Friday, 22 November 2019

Kata Cubes

Thursday 21st November 2019.

8 of us descended onto the nearby Kata Reef for a shore dive and we were rewarded with visibility as good as the day before was poor! Lucky us! Every day is so different according whether or not there is heavy rain or strong wind to agitate the night sea into mukiness or crystal clarity.

 We enjoyed the company of extremely experienced local divers Steve Ancliffe, the PADI Master Instructor that I like to send my guests to if they wish to further their diving expertise, along with his wonderfully talented wife, Sky.
 Mr Russell Shaw from Bournemouth came along with his partner Sirada, otherwise known as Pat, who owns our favourite Chalong restaurant that many of you who have come to stay will have enjoyed eating at over what is now 15 years of wintering here.
 There is that cheeky rascal Kannika who has now officially changed her name in the last couple of days from what I thought was a great Thai name of Chokchai (which means Good Luck!) to my family name as part of the process of morphing from a Mz to a Mrs.

'Mrs' in Thai is 'Nang' so we're all currently confusing her by doing Frankie Howard imitations of 'Oooooo, Nang!'
 We have Oona with us. Oona is the amazing lady who holds 'it all together' at Ian Taylor's Skin Deep Diving Company in Portland and she is also an Instructor. Her husband, Brynn, has years of Freediving as well as Scuba Diving experience and could have probably done all this dive without using tanks at all as the maximum depth is only 11 metres. This means we have dives always in the region of an hour long but on this occasion we managed an hour and a half and still emerged with over 25% of air left. It's certainly great to relax and go diving with such experienced people.
 I couldn't find Brynn....he's as adverse to having a photo taken as me....but fortunatey the 'Ooooo, Mrs!' ain't at all camera here she be again!
 We all thought that the giant puffer fish were very friendly fish...but today, for the very first time, one deliberately bit Russell's finger whilst he was trying to film it....and it was a proper blood drawing, flesh chunk removing bite! Very impressive indeed and allowed Russell to relive and demonstrate the attack back at The Tamarind Restaurant much to our amusement.
 This shore site is famous for the concrete cubes that the Thai Government allowed to be dropped into the sea about half mile offshore. It's a bit of a swim to reach and is not an easy place to find at times because of the fluctuating visibility and current but well worth the effort especially on a day like yesterday when the whole area was packed with marine life. There are stacks of little moray eels hiding between the cracks in the cubes. These are very inquisitive creatures and will emerge from their hiding places to pose for the camera.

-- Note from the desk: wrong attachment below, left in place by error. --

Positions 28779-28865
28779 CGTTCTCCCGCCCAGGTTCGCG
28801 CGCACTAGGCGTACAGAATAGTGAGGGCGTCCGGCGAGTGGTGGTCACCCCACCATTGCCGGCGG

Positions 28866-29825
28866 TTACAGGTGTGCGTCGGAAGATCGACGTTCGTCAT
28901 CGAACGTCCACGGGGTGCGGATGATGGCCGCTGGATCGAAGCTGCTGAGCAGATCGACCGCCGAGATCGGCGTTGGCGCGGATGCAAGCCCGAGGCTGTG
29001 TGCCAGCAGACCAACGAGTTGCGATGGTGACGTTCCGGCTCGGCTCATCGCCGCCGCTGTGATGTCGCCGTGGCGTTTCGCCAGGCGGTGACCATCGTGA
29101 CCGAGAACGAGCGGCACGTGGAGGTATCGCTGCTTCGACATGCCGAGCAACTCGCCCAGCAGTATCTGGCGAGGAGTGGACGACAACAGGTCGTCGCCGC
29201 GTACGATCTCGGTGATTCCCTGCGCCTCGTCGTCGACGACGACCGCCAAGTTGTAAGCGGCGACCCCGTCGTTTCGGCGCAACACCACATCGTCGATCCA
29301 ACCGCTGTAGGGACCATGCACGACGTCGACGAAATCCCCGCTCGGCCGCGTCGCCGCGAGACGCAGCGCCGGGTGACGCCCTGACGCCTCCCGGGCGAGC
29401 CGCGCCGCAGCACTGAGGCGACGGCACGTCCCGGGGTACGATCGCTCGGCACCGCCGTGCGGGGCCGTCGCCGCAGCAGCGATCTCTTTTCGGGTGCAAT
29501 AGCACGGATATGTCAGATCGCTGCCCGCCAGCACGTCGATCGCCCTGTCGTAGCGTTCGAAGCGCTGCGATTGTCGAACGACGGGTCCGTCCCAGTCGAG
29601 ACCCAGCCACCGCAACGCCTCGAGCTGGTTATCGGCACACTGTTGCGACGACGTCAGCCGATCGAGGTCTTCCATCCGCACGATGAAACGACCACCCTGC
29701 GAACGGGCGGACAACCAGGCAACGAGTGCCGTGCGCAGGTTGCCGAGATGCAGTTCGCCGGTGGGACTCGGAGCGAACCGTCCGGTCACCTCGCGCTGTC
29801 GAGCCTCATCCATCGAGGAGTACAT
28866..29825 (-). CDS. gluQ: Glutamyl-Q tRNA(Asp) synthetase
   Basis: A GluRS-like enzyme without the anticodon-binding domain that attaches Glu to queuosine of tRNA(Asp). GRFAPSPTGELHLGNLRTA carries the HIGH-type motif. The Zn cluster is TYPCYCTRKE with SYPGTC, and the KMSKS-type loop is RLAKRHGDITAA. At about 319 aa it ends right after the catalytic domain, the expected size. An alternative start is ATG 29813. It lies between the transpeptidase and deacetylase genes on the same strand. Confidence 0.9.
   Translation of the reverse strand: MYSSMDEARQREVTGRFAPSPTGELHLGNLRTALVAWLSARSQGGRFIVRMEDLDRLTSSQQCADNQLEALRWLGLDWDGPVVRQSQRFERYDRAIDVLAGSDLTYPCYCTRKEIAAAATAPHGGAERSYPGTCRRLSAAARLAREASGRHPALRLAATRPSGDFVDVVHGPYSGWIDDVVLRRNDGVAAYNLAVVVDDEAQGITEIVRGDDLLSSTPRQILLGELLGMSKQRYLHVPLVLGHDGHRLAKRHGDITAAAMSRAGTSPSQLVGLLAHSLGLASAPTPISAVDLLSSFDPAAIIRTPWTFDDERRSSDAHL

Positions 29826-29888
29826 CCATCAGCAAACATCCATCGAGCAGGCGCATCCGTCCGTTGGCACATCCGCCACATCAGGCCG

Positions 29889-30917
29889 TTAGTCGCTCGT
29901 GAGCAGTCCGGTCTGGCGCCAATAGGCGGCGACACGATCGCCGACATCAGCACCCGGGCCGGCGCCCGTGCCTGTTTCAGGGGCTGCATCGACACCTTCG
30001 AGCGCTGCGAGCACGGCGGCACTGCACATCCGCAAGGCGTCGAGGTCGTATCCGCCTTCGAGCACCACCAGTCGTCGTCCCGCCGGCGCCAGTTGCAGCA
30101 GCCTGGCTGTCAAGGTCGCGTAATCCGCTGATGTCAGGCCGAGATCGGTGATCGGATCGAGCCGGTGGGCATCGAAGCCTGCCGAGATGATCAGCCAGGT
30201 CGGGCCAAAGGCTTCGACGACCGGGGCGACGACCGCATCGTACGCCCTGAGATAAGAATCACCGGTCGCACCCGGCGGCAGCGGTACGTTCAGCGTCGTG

This may look like to be a large eel but it is really very small indeed and very cute. I'm sure they'd still enjoy biting Russell tho' if he put a finger  close enough. Morays have needle sharp backward slanting teeth to they're sure to inflict a memorable nip to anyone silly enough to try.
 When you are on one of these dives, I just wish I could show everybody who comes to stay what we are seeing. The biggest fish are the batfish and giant pufferfish. Very occasionally there is a reasonable size grouper hanging around but mainly the cubes are home to literally thousands of little fish with so many different species that you really do feel that you are swimming in a 30 degrees tropical aquarium.
 The batfish follow you around and will often come very close and swim between your legs. It's all very relaxed down there and I think the fish are as curious about us as we are about them. There's certainly so sense of fear or threat....well; apart from Russell and his mate of course.
                                       Little morays always seem to be laughing at us.
 The beautiful and elegant batfish glide around and inbetween the concrete cubes.
 If you take your time and look closely there are all sorts of colourful and tiny creatures around such as this nudibranch wandering gently along one of the many hoirzontal surfaces.
 The variegated moray eel is spectacularly marked...and you can just see its tiny  but needle sharp teeth.
Moving away from the cubes we can sometimes see stingray and, as we did today, cuttlefish.

But now...the real highight of our dive...check these rarely seen creatures out in the photo's below.
Introducing the Robust Ghost Pipefish!!

The real highlight of the dive was in seeing these two Robust Ghost Pipefish....and it was great that we had the experienced eyes of Steve Ancliffe with us who spotted them.....I mean, they are NOT easy to spot. Apart from being very tiny (although the photo makes them look  much larger than they are) they look like little bits of green or brown pieces of seaweed being wafted about in the gentle current.

This was a really great dive.....and it's one of the many attractions that makes Phuket such a great place to visit. Part of staying here at my Thai House is to try out some's all free with all the gear part of your holiday if you'd like to try it!!

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